The Trap: Selling Out to Stay Afloat in Winner-Take-All America, by Daniel Brook
This book is quite likely to make you angry. Angry, if you’re a conservative, at a white, yale-educated author whining about how in order to make ends meet, living in a big city, he has to either suffer or ‘sell out’. If you’re a liberal, it’ll make you angry at how bleak the picture he paints is, how completely the right has won certain rhetorical battles. I, personally, am in the latter camp, as disclaimer. Also, I’m more or less a part of the class that he’s talking about, as I went to a good school and have a good job and still can’t afford a house in the place where I want to live.
The book is essentially a paean to the era of progressive taxation and new deal social policies that the right in America has been dismantling for the last forty years or so. I don’t know the history as well as I’d like, so there’s a lot here that I have to take on faith. But the primary argument, that a tax structure that shrinks the middle class is bad for the country. This is not something that we should be aiming for (disclaimer, the EPI is a lefty think tank, take with salt, but I imagine those numbers are kinda hard to fudge). I’ll admit that I was sold on the argument before I picked up the book, since housing prices in San Francisco, where I live, seem to average around 5 – 700,000 USD for studios, lofts, and one bedroom apartments. I might be able to afford one, because I’ve been very, very lucky, but I’m fairly sure that no one I consider part of my peer group, other than the people I work with, will be able to.
The book is light, and in a lot of places would be bolstered by having better direct access to the statistics involved. It’s written like it’s intended to be made into a documentary. Its primary weakness, however, is linked to its main point, which is that if the children of the upper middle class can’t make it trying to do good, then almost no one can. Unfortunately, it’s too easy to get hung up on the fact that it is about the children of the upper middle class, Ivy Leaguers and graduate students. This is not actually a weakness of the argument, which still holds water, but a weakness to attack. These people (we people?) are not, by definition, a deprived minority. Any complaints that we make are easily attackable by our ideological enemies as the whining of people who want it even easier than we’ve had it. That we deserve to be able to remain middle class because that is where we were born.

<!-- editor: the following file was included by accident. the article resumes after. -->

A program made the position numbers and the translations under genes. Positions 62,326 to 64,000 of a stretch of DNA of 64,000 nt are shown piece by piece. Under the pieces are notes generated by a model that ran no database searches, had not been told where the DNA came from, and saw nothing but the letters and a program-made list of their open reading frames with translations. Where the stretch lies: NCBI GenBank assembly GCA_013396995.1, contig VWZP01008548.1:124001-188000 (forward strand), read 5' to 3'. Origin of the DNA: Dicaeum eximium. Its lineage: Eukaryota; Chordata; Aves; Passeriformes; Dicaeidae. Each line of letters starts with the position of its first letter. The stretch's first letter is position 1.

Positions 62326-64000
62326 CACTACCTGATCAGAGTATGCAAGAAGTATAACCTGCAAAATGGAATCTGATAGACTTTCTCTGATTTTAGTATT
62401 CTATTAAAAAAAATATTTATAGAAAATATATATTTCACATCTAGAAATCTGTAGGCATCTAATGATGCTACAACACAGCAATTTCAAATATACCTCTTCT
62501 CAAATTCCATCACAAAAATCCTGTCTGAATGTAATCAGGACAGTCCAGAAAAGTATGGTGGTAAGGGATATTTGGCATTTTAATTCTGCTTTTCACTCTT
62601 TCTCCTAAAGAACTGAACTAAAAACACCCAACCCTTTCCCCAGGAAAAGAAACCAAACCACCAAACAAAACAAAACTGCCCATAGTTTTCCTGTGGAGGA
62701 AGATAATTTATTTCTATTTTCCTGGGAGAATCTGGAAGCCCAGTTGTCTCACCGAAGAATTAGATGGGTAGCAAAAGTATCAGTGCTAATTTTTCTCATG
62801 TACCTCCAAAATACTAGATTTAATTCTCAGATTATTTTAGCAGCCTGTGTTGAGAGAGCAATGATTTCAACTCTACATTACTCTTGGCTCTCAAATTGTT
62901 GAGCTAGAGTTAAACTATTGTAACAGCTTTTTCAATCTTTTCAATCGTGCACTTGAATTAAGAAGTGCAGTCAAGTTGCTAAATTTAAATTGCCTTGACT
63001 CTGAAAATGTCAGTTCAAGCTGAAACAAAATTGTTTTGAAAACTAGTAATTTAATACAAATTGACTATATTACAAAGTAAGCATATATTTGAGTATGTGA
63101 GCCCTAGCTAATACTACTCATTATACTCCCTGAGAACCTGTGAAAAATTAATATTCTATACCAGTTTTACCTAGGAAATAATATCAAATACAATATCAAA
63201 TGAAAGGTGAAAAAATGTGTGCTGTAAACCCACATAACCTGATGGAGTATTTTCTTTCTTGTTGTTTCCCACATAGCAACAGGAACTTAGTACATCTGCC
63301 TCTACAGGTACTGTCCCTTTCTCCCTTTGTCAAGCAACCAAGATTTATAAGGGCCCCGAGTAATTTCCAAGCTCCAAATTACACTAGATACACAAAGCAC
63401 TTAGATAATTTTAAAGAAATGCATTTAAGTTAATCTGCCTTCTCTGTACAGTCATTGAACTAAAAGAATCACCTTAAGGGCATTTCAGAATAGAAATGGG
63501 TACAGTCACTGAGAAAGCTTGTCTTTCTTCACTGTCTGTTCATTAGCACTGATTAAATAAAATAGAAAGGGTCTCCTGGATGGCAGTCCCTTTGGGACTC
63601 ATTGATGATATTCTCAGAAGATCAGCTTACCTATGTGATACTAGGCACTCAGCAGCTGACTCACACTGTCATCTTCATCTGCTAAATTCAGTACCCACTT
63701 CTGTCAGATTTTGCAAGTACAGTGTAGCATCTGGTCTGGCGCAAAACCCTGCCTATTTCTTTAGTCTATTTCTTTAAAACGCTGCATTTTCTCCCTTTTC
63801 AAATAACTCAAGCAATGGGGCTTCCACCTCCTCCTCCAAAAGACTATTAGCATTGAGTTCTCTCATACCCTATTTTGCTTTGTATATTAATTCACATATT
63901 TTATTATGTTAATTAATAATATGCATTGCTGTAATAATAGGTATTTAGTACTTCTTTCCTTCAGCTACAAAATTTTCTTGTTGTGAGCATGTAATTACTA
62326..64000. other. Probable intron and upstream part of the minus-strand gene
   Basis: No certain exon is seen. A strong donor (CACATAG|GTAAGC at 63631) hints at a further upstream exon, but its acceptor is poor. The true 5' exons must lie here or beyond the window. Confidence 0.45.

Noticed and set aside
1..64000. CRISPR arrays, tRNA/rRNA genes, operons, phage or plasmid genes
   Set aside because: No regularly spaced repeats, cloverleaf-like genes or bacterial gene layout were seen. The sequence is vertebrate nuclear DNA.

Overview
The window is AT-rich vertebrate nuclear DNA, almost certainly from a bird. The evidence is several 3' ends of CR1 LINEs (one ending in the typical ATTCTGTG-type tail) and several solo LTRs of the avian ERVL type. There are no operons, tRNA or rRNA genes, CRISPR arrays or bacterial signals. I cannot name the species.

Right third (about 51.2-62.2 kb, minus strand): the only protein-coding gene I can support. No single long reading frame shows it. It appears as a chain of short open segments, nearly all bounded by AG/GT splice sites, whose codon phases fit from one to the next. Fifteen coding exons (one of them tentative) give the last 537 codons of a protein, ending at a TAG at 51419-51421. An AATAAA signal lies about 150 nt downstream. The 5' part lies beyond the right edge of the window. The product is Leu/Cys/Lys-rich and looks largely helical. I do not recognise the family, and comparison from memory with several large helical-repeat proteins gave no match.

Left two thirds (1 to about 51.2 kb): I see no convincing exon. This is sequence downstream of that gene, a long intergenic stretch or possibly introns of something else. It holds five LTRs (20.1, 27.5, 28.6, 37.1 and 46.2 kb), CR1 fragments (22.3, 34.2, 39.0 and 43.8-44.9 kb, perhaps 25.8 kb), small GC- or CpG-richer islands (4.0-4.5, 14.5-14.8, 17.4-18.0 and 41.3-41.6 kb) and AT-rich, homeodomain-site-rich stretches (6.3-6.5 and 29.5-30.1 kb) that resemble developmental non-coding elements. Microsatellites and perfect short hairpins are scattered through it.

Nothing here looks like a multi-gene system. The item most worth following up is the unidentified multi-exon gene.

This isn’t, of course, the argument that Brook is making, but it’s the easy perception and the standard line of attack. As of the moment, the book has 14 Amazon reviews, six with five stars, one with four, none with three, one with two, and six with one. I am willing to bet, however, that these ratings track the reviewer’s political affiliation more than they track age or socioeconomic class. Most of the negative ones essentially run, “Shut the fuck up and get a real job, you whiner.” Few of them dispute and of the arguments put forth, and when they do, they don’t attack the argument, they attack Mr. Brook, with standard aphorisms of the right; “You’ll understand when you get older.”, “Stop looking for a free ride and work for a living.”, etc.
Let me spell this out for anyone else who reviews this book. This is not a book about Mr. Brook’s or his classmate’s entitlement to a middle class lifestyle. It’s a book about how Reagan– and Goldwater-ite conservative policies on taxation have made the rich richer and have done nothing for the middle class. How if the rich continue to get richer, no one but the rich will be able to live in our most vibrant cities. How an unregulated market for housing and education squeezes out opportunities for the rest of us.
The book is only about the children of the upper middle class because it’s something that’s finally reaching us. It’s already gotten everyone else. We’re not the canaries, not even the miners, we’re the first shift bosses to succumb. If it’s made it this far, what’s next?
So, read the book. Think about it some. Take a trip to some of the other advanced democracies in the world, assuming that you can afford it, and that you can get the time off to go. Talk to some people there, tell them that you’re from Canada, if telling them you’re from the USA is coloring the discussion too much. Take a step out from behind the American exceptionalism that has been so carefully inculcated in you and me and realize that while it’s nice here, if you’re lucky, you most often don’t have to be lucky for it to be nice in one of the other advanced nations, where you wouldn’t be saddled by college debt, you wouldn’t have to constantly worry about what neighborhood you live in to make sure that your kids don’t go to a shitty school, you don’t have to work sixty or more hours a week to own a house.
Mr. Brook isn’t saying that he and his generation don’t want to work, or that they just want something to be given. He just wants to see them, us, be able to work to enrich our own lives, rather than the lives of the people who employ us. To be able to work hard for the things that matter, rather than having to make a choice between our lives and our ethics.
To raise the tone to an incendiary level and to clearly step outside of the argument made by this book. I’d like to put forth the thesis that conservative, regressive tax policies are are aimed at creating a semi-hereditary upper class, an ever less permeable nobility. This is something that, as Americans, as people true to the spirit of the Constitution, we should be fighting tooth and nail. Now stop whining, suck it up, and go out there and vote for someone who’ll raise your damned taxes and spend them on equality and the health and welfare of the people of this country.